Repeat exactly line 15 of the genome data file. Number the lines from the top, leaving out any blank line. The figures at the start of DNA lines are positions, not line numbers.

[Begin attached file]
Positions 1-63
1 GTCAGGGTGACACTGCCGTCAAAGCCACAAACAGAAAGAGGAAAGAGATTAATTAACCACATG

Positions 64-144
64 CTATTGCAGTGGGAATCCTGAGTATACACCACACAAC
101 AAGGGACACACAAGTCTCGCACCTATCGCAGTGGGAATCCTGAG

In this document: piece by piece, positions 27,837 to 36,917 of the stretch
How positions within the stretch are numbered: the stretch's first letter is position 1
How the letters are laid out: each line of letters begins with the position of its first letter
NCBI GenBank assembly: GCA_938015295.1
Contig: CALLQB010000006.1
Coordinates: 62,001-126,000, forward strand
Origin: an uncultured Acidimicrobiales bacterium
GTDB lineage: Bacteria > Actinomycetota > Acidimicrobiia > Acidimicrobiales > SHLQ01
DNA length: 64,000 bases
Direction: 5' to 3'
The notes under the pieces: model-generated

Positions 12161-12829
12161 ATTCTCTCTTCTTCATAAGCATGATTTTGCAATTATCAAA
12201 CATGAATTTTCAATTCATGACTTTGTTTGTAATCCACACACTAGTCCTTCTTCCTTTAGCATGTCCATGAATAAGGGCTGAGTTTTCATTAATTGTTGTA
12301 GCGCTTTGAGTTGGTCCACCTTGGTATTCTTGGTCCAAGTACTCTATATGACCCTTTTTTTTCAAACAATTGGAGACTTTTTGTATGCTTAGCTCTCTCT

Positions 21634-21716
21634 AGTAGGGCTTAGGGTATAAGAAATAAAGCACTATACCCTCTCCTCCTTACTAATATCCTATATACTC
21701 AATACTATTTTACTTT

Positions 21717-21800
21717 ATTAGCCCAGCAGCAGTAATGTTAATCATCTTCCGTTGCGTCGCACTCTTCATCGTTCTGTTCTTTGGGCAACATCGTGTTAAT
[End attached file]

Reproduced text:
Direction: 5' to 3'